Meet AguaDrone, the drone for fishermen!
The AguaDrone, is a contraption that can spot fish lurking in the depths of the water and even fly your hook out to a specific point. It comes in two parts: the actual drone itself, and replaceable pods that you can swap out as required. You can choose from the AguaDrone Pod (a waterproof camera for spotting fish below the surface), the Fish Scout Pod (which finds fish via sonar pulses rather than a camera) and the Line Flyer Pod (for flying your line out to wherever the fish happen to be).
Everything is controlled via a smartphone app, and the makers of the AguaDrone say you can bring your unmanned aerial vehicle back to base with a tap on the screen – you might have to do this on a fairly regular basis considering the battery life is quoted at 14 to 18 minutes. Still, that should be enough time for you to scout out the water or cast your line, giving you another advantage over the fish swimming below the surface.
As the official website explains, AguaDrone was born from a passion for both remote-controlled aeroplanes and fishing, and the small team of three are taking pre-orders now for delivery in November. The drone itself costs US$699 and you can then pick up the pods for $89 (the line flyer), $179 (the sonar) or $418 (the camera). If you want everything together, the cost is $1,099.
The drone itself is built from a blend of polycarbonate and ABS composite plastic, and it’s designed to withstand most conditions the great outdoors can throw at it. The controller and the GPS unit are mounted on top of the quadcopter, leaving the underside of the drone free for whatever pod you wish to attach.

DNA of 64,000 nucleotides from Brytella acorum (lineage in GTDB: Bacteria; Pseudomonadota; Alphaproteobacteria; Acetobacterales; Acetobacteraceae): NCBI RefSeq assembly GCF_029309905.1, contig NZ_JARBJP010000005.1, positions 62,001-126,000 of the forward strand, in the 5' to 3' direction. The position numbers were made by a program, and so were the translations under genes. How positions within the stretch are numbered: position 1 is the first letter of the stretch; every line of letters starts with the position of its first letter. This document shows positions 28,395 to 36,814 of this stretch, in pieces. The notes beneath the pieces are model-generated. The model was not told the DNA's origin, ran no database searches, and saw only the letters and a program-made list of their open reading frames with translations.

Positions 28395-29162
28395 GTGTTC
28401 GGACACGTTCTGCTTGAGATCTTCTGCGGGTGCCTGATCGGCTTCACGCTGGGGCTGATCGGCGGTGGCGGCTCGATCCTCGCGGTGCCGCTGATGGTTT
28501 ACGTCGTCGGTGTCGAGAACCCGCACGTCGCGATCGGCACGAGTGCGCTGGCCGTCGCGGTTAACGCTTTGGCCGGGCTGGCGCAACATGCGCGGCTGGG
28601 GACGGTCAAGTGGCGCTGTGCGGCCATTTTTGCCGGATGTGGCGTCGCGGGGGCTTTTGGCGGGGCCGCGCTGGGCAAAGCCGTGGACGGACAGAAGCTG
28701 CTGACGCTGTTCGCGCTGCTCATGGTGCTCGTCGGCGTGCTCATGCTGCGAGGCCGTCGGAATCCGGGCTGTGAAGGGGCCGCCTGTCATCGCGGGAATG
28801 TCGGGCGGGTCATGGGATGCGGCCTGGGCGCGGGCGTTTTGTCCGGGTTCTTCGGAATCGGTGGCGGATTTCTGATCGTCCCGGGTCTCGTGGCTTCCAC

However, not all are in favour of the use of modern technology in fishing, however.
Martin Salter, national campaigns manager at the Angling Trust, said the innovation goes against the ideal of fishing set out in Izaak Walton’s 1653 book The Compleat Angler, the sport’s bible.
Obviously people are free to fish how the like within the rules. But some of these high tech gizmos have now taken the “contemplative man’s pursuit” to almost absurd levels. Personally I think fishing should be about the skill of presenting a bait or lure to the fish by your own endeavor rather than by some sort of radio-controlled monstrosity,” said Izaak Walton, the patron saint of angling.